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Dilton Vale Farmhouse

A Grade II Listed Building in Westbury, Wiltshire

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Latitude: 51.2437 / 51°14'37"N

Longitude: -2.2014 / 2°12'5"W

OS Eastings: 386035

OS Northings: 149410

OS Grid: ST860494

Mapcode National: GBR 1TL.VND

Mapcode Global: VH978.SZKZ

Entry Name: Dilton Vale Farmhouse

Listing Date: 31 March 1978

Last Amended: 8 March 2013

Grade: II

Source: Historic England

Source ID: 1181249

English Heritage Legacy ID: 313153

Location: Westbury, Wiltshire, BA13

County: Wiltshire

Civil Parish: Westbury

Built-Up Area: Westbury (Wiltshire)

Traditional County: Wiltshire

Lieutenancy Area (Ceremonial County): Wiltshire

Church of England Parish: Westbury

Church of England Diocese: Salisbury

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A house dated 1763, with early C19 and C20 alterations, that formed part of a former fulling mill and spinning factory.


MATERIALS: rubble stone and brick with stone dressings, with pitched roofs covered in treble Roman tiles (probably replacing former plain tiles, as recorded by the Wiltshire Buildings Record), and two brick ridge chimneys.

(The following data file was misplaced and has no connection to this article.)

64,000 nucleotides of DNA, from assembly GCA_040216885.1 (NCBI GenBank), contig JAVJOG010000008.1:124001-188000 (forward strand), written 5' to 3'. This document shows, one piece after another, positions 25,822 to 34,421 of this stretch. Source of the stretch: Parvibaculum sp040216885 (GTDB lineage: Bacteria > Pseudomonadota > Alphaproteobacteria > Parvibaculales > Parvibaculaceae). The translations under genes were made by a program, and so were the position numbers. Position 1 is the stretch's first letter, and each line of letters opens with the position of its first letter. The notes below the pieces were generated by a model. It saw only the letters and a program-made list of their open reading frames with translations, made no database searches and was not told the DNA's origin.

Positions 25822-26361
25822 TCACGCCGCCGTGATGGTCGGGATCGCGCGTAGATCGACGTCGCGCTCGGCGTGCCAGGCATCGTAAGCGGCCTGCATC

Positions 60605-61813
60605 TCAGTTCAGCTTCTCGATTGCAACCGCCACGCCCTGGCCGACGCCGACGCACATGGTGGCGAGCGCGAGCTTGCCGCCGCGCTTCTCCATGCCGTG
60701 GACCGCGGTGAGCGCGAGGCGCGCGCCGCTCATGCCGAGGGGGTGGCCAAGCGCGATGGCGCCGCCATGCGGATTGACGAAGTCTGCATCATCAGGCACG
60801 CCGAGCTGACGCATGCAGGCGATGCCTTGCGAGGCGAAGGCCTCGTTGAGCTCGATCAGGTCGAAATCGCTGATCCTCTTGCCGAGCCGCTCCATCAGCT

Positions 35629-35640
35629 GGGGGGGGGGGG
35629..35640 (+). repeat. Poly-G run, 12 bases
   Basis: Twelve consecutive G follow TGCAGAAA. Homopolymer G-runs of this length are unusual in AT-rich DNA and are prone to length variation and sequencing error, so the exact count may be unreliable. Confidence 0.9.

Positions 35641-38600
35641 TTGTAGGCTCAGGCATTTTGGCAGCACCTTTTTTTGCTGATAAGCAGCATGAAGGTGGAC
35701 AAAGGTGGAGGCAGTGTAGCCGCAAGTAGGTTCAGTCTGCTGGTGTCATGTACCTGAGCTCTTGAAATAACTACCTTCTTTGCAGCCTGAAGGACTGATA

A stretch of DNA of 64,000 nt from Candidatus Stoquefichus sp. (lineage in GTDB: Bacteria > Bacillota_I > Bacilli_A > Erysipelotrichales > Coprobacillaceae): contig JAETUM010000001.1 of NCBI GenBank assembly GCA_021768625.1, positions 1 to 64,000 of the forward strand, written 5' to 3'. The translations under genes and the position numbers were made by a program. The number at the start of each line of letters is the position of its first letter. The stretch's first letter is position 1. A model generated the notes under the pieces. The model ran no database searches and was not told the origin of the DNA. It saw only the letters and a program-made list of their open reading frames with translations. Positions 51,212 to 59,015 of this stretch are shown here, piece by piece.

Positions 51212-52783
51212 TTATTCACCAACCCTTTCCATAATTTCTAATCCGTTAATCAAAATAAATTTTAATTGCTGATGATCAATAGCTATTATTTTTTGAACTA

PLAN: a central two-storey core, mainly of mid- and late C18 date, with a lower two storey extension at its north ends and a cat-slide extension along the north-west elevation of c1800. The lean-to garage at its south end dates from the late C20.

EXTERIOR: the southeast front elevation is of red and purple/black brick headers set on a moulded stone plinth, with rustic stone quoins, a moulded stone string over the ground floor, and stone window dressings. It consists of three bays each with three light casement windows to the first floor, and at ground floor level it has three light sash windows, the centre light taller, with a moulded architrave with beaded inner edges. The report of 2010 claims that the 'serliana' style window frames have almost certainly been imported from elsewhere. The doorway, formerly in use as the main entrance, is situated off centre to the left, and has a plain moulded stone architrave, also with beaded inner edges. It has a flat moulded stone hood resting on cut stone brackets. The timber door has six panels, the upper two glazed. To the left is a narrow brick remnant of an attached full height bay, incorporating earlier timber framing in the gable end, probably of the former mill (see below). Attached is a lower lean-to (the garage) added in the late C20. To the right is a lower two-storey stone built extension, with brick quoins, and with one range of window openings. The north-east gable end of the central core has a stone tablet reading "J.T. 1763", set above brick dove holes. The irregular rear north-west elevation has a mix of C19 and C20 casement windows.